Sri Lanka recorded the 20th largest gap in the world labour force participation between the sexes, according to the International Labour Organisation (ILO). “The difference in participation rates between the sexes is stark – participation rate for men stood at 76.1 % in 2008 whilst in the same year women’s participation recorded slightly less than half of male participation – at 37.8 %,” the ILO said in a statement to mark World Poverty Day which falls today.
The ILO said female youth unemployment here stood at 24.6 % against male youth unemployment which is 18.6%.
It said the highest unemployment rate was reported from those who had reached G.C.E. (A/L) and beyond and it also showed women again disproportionately represented in this highly educated unemployed cohort as well.
Youth unemployment accounts for more than half of the total unemployment, in which the largest share of the total unemployed is within the age group of 20-24 year olds. “This means that we are losing the potential and energies of a group of young people to contribute to the development process. This also means the building up of a group of idle, restless and disillusioned youth who on the other hand contribute to the increasing trend of dependency in the country,” the statement said adding that analysts have attributed much of these phenomena to either skills mismatch – where education provided, however high, is not geared to the needs of the labour market or where youth though educated, lack the skills and experience demanded by the employer.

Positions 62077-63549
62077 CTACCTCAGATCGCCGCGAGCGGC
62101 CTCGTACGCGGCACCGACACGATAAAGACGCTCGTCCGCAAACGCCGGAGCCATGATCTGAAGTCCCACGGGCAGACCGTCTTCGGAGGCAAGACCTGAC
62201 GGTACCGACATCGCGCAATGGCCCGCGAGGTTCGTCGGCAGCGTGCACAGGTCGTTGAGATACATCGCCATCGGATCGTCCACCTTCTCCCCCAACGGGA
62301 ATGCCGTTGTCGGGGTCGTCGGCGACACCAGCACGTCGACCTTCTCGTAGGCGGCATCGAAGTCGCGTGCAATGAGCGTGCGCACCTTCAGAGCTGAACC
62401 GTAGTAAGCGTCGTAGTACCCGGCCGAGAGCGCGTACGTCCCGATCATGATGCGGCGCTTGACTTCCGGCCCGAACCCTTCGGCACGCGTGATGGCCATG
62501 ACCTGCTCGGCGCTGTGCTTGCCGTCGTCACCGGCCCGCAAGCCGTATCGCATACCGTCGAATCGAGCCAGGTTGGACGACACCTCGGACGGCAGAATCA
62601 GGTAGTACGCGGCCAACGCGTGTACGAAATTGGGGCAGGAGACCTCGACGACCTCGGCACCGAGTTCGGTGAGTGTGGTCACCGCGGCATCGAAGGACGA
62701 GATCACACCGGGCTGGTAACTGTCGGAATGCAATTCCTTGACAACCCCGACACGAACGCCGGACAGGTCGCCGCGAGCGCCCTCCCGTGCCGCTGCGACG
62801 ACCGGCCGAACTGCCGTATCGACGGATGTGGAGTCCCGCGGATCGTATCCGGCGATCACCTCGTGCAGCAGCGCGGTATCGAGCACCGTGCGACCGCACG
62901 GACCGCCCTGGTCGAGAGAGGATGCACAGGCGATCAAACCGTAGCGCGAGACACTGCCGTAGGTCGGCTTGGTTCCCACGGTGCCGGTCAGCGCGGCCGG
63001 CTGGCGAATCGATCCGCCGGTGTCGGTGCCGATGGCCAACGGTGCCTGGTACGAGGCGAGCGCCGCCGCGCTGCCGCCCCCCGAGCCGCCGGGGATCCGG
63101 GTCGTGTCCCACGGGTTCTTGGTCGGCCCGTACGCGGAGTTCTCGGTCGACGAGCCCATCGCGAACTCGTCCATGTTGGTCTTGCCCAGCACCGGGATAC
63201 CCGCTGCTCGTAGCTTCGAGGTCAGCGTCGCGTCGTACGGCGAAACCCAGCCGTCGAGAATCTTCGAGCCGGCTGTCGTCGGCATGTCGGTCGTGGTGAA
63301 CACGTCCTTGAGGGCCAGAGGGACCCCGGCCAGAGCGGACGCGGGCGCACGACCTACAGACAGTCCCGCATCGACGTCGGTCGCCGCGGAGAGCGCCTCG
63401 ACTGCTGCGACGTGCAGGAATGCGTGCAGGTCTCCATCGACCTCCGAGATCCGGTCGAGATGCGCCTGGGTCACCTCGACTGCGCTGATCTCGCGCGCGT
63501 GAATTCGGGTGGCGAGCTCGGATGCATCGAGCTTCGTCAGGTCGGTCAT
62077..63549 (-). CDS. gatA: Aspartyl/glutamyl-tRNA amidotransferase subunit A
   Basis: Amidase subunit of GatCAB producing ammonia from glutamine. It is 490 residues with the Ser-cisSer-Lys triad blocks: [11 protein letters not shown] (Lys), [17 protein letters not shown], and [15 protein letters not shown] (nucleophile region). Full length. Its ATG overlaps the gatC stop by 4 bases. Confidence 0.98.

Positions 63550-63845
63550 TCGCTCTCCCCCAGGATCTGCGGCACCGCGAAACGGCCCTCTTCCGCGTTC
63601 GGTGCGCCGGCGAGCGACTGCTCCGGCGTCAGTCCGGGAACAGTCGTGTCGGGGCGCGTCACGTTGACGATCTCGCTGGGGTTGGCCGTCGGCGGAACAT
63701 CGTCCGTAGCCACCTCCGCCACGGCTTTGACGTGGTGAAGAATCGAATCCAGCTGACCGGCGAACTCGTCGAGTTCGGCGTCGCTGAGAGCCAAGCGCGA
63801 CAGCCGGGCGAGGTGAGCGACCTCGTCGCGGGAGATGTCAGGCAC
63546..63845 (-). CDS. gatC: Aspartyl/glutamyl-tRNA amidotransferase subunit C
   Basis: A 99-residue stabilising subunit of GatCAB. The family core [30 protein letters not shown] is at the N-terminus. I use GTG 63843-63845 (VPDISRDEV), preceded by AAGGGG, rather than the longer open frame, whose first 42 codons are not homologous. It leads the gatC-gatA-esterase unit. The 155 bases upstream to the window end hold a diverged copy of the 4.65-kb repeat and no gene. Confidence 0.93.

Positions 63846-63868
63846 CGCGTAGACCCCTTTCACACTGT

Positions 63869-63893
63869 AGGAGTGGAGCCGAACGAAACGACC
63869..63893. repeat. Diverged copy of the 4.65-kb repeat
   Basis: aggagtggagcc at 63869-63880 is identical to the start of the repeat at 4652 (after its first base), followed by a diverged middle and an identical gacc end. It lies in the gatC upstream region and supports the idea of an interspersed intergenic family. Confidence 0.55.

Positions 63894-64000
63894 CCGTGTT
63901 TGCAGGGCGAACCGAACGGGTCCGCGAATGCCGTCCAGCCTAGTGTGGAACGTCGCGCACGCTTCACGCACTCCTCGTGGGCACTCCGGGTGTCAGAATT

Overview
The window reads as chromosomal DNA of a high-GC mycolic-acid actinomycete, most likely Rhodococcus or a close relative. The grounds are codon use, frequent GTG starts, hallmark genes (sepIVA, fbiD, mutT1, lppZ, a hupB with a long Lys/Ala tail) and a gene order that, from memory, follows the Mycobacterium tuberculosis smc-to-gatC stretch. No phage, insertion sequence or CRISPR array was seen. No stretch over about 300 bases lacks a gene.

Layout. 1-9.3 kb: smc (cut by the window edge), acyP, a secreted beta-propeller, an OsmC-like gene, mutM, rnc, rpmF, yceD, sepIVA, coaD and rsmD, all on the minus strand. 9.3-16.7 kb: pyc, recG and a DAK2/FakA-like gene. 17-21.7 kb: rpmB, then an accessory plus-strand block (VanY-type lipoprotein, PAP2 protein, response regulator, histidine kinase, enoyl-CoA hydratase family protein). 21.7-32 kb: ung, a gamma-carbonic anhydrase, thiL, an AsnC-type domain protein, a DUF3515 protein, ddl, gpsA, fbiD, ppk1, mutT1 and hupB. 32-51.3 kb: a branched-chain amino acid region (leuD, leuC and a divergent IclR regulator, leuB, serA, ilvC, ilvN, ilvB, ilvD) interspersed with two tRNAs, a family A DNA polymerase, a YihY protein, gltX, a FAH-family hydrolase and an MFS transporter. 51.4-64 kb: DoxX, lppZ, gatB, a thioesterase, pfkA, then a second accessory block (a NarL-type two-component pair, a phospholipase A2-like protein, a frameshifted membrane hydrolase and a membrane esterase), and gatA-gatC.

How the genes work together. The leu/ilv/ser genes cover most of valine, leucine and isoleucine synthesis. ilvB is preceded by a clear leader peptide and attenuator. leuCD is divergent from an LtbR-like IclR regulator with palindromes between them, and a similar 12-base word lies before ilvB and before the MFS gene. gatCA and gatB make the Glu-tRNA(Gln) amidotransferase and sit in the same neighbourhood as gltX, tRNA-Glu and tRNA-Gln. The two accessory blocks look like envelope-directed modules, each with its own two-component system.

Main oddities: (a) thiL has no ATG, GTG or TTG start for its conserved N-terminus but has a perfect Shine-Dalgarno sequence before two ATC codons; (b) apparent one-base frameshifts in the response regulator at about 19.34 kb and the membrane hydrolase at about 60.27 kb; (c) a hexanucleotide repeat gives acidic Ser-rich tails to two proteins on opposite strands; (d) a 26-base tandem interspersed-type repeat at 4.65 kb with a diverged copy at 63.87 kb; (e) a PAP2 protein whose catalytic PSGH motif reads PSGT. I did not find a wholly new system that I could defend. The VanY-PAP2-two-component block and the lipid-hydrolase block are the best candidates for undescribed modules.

Sri Lanka’s population trends indicate that the pattern of an expanding youth cohort will soon reverse to reflect a growing ageing population. In 2008 the population cohort over 75 years was 436,000 (almost equal to the number of unemployed as of today) and more than half of them were women. Given that more than twice as many women than men are unemployed, given the present trend that women outlive men by an average of eight years, there are strong indications of feminizations of the ageing poor with a resultant increase in dependency.